McCarthy and his teammates brought with them a wave of success, bringing La Salle multiple winning seasons and other accolades. While playing at La Salle, he played club soccer for the Ocean City Nor’easters and Reading United, the Union’s player development affiliate.
McCarthy also received multiple awards during his time at La Salle, including being a three-time All-Atlantic 10 performer, an NSCAA Scholar All-American and being named to the MAC Hermann Trophy watch list heading into his senior year. McCarthy also holds the all-time school records for games started as a goalie (74), saves (468), and shutouts (28).

While at La Salle, he was always focused on the upcoming season and doing all he could to get ready for it, but as early as his freshman year, he knew he wanted to go pro.

“I remember in my freshman year telling my academic advisor that I wanted to play professional soccer,” said McCarthy. “It was always my goal to go pro and if it didn’t work out then I would figure everything out then.”


As soon as the A-10 Tournament ended, McCarthy started to send his highlight tape out to everyone professional soccer team in the United States, regardless of the league.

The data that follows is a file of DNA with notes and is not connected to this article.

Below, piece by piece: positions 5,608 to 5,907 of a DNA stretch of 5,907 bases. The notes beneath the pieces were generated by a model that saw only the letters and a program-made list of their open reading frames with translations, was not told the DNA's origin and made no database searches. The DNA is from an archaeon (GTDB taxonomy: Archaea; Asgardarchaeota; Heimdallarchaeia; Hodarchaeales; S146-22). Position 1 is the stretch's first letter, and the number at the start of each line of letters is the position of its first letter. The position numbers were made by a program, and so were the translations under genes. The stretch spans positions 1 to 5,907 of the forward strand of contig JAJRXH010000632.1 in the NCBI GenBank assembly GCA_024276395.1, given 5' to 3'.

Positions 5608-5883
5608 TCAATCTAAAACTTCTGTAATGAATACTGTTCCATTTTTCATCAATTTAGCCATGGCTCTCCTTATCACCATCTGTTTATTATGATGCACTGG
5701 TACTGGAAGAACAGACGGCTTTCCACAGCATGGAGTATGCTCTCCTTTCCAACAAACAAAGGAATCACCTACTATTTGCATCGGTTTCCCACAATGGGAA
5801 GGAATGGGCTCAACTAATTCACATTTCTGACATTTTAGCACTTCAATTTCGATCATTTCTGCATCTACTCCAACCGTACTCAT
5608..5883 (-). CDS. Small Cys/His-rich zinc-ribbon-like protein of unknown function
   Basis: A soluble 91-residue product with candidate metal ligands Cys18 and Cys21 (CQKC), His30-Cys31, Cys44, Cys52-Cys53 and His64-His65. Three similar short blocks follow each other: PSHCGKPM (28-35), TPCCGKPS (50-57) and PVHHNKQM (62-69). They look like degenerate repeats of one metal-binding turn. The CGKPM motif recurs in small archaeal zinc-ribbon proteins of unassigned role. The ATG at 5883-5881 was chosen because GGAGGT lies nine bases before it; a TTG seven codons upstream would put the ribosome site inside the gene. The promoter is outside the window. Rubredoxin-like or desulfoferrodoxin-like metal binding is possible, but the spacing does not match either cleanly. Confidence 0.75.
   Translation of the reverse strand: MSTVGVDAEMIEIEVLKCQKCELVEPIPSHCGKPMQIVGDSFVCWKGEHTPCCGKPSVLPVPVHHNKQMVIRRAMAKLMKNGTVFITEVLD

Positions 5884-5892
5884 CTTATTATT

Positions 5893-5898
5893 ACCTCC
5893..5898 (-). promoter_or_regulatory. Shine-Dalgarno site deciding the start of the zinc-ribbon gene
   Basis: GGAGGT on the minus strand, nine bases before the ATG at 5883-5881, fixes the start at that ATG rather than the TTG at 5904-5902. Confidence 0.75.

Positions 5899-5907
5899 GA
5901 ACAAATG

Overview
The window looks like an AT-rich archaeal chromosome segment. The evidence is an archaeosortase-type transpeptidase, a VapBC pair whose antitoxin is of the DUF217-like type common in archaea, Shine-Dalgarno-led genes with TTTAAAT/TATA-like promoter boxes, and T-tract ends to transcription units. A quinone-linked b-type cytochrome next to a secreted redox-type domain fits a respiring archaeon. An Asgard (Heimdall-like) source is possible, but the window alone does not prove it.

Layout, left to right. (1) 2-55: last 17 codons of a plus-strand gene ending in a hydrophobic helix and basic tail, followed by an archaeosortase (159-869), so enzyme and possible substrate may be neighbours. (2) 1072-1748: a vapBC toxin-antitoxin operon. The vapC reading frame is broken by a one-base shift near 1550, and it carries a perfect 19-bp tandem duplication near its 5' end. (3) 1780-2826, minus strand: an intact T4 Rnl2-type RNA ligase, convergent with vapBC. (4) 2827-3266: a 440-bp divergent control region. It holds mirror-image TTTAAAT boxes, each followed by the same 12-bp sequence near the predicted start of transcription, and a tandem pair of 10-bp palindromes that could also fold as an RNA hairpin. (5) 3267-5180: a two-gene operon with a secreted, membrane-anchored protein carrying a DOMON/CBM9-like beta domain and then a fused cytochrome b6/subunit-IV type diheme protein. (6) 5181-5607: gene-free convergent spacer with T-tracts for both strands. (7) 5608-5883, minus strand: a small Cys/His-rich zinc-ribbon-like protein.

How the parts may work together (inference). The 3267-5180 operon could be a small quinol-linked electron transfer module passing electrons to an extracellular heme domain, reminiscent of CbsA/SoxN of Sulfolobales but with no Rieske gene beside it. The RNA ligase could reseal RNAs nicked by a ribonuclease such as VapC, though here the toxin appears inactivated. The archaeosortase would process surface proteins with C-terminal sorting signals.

“I started to email coaches left and right,” McCarthy said. “USL coaches, NASL coaches, MLS coaches, anyone I could reach. I got a lot of responses, got a couple invites to tryouts, there was a lot of interest so that is kind of all I did for four or five days straight.”

Seattle Sounders FC was the first team that reached out to him so McCarthy went out for a combine with them, then flew back and did a combine with Rochester Rhinos who offered him a contract just two days later. After a discussion with the coaching staff in Rochester, McCarthy flew out to Seattle for their preseason but ended up breaking a finger and not making the final roster.

“The whole time I was out in Seattle, the coaches from Rochester were in touch, checking in on me and seeing how things were going,” said McCarthy. “I was lucky that they were still willing offer me a contract even with my injury.”